Public Release: 

Linking Land Use To Superfund Cleanups Presents Challenges For Managing Site Contamination And Sustaining Public Involvement Over The Long-Term

Resources for the Future (RFF)

WASHINGTON, DC - As the United States Congress debates revisions to Superfund, the law that governs the cleanup of sites contaminated with hazardous substances, one of the most important questions is whether to require the Environmental Protection Agency (EPA) to base cleanup decisions on the expected future land use at a Superfund site. Such an approach has the potential to reduce cleanup costs, help local governments redevelop sites that have sat idle, and encourage more public deliberation in cleanup decisions. However, such a policy could result in higher levels of residual contamination at sites destined for industrial or commercial uses. At these sites, EPA, along with state and local governments, will have to devise effective land use controls to prevent future exposure and will have to more effectively involve the public in cleanup and reuse decisions, according to a new report published by Resources for the Future's (RFF) Center for Risk Management.

In their report, Linking Land Use and Superfund Cleanups: Uncharted Territory, RFF's Katherine Probst, Robert Hersh, Kris Wernstedt and Jan Mazurek raise a number of concerns related to land use-based remedies.

"The debate about linking land use and remedy selection at Superfund sites has been going on for the past few years," project director Katherine Probst says. "There has, however, been little investigation of what happens at sites on the National Priorities List (NPL) when land use plays a prominent role in the remedy selection process. There also has been little analysis of what institutions are involved in making land use decisions and maintaining land use restrictions over time. Our report aims to fill these gaps."

In their report, Probst, Hersh, Wernstedt and Mazurek examine how EPA currently integrates future land use into remedy selection and describe the institutions involved in land use regulation. To illustrate the interaction between remedy selection and land use, the researchers present case studies of cleanups at three NPL sites----Abex (Portsmouth, Virginia), Industri-Plex (Woburn, Massachusetts), and Fort Ord (Monterey, California). Each case study examines how land use considerations influence site cleanup decisions.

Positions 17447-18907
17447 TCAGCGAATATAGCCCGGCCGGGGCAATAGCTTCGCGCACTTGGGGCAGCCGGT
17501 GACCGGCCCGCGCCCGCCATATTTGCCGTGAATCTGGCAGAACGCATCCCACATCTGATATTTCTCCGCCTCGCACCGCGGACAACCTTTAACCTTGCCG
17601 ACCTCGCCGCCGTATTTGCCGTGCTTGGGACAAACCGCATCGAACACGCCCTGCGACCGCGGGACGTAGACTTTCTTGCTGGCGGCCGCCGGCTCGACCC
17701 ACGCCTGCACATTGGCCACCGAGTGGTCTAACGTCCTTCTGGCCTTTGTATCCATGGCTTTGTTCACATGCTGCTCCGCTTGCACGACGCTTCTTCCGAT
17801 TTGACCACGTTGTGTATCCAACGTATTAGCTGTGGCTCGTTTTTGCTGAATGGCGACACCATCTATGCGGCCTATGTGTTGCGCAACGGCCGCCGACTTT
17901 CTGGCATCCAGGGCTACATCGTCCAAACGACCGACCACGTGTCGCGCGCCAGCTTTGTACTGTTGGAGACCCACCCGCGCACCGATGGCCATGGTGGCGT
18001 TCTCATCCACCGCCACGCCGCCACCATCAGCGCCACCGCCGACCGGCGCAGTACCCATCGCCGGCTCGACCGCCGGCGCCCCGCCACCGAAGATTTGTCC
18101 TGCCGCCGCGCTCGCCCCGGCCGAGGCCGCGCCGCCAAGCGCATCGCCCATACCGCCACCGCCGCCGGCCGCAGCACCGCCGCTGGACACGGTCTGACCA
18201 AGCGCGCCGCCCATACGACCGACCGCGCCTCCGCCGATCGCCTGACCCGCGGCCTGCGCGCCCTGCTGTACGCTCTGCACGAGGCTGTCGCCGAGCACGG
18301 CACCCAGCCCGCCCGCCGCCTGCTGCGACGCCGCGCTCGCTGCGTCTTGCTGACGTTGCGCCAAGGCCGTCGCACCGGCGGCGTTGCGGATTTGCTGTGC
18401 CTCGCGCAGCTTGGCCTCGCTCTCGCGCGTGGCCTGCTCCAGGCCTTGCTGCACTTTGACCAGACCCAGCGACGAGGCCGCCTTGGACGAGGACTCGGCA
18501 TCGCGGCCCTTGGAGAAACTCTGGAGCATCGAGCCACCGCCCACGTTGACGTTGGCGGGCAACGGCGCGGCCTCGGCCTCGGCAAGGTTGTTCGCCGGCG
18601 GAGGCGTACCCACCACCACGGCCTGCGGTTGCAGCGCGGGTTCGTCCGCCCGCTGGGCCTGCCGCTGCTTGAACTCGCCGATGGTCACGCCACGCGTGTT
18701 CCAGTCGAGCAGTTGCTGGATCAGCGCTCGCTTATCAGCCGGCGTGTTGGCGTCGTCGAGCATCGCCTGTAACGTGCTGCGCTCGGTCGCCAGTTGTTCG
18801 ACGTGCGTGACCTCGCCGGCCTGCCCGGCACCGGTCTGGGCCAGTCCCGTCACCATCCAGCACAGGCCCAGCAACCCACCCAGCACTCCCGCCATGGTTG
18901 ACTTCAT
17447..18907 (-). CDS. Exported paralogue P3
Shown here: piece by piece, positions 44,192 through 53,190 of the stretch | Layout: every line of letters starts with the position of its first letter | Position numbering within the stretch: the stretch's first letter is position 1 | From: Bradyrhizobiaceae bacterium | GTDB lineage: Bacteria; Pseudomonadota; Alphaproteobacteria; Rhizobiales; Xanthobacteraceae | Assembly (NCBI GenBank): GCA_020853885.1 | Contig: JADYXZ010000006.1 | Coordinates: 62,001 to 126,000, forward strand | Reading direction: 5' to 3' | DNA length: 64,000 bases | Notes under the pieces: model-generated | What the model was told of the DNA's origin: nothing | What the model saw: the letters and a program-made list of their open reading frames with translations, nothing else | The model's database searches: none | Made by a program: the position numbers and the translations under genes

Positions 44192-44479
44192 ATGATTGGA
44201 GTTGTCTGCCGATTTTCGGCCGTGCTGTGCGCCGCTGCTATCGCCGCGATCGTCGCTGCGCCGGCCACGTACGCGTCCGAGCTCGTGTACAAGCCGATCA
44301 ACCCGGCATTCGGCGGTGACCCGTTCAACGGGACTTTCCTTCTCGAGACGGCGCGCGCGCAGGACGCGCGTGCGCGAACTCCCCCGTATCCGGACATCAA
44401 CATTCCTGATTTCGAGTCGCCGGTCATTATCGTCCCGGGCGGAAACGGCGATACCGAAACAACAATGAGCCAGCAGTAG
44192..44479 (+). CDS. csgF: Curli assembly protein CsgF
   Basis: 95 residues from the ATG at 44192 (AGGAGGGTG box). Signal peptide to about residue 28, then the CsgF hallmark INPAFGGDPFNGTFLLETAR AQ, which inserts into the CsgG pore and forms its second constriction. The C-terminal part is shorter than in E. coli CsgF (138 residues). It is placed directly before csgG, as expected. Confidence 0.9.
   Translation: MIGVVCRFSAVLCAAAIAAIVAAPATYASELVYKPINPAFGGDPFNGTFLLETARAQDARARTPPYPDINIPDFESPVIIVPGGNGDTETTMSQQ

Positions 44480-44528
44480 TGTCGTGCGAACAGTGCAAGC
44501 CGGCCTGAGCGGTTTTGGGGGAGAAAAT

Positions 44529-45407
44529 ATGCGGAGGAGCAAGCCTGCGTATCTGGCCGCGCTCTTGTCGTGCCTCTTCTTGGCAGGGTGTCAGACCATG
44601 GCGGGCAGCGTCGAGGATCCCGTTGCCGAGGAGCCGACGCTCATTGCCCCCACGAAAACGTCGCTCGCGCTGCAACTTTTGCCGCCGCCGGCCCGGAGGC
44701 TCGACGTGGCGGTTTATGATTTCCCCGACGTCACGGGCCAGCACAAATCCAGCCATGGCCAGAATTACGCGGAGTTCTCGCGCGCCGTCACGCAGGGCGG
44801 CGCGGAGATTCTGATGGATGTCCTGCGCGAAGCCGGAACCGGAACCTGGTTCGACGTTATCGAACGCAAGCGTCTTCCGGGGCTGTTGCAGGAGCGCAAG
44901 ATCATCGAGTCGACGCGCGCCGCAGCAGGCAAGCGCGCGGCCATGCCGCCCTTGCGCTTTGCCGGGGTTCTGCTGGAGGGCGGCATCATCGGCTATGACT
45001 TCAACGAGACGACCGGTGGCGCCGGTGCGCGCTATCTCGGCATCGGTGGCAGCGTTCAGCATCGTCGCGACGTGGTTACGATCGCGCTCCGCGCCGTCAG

From their investigation and analysis, the researchers conclude that:

  • Agreement about the future use of a site may not lead to agreement about the appropriate remedy-or cleanup standards-for that site.
  • It is often not possible to determine the "anticipated future use" of a site, and the remedy selection process can lead to unanticipated land uses at Superfund sites.
  • Institutional controls-restrictions placed on groundwater and land use-are often critical to ensuring long-term protection, often neglected and left to the end of the remedy selection process, and subject to legal, administrative, and social pressures that may limit their effectiveness.
  • Linking cleanup decisions to land use considerations places an even heavier responsibility on EPA to effectively involve the public in the remedy selection process.

Probst, Hersh, Wernstedt, and Mazurek recommend that EPA revise the National Contingency Plan (NCP)-the regulatory blueprint for the Superfund program-to address the role of land use in remedy selection, including incorporating the development of institutional controls into the formal remedy selection process. They also advise that EPA, in consultation with state and local governments, develop a strategy (for eventual codification in the NCP) to ensure effective long-term regulatory oversight of Superfund sites where contamination remains at levels that present a risk to public health after the remedy has been constructed and implemented.

"Institutional controls 'work' only if they are complied with," Probst cautions. "And while this is true of any site remedy, institutional controls require monitoring and enforcement over long time periods."

"It is unclear what legal mechanisms are most effective, what institutions will be responsible for enforcing institutional controls, and who's going to pay for these additional responsibilities," Probst says. "We need to be able to answer these questions if land use-based remedies are to be protective over the long term."

The research for the report was supported in part by EPA's Office of Emergency and Remedial Response and Office of Policy Analysis. The report can be downloaded on the internet at Hard copies can be ordered by calling (202) 328-5000.


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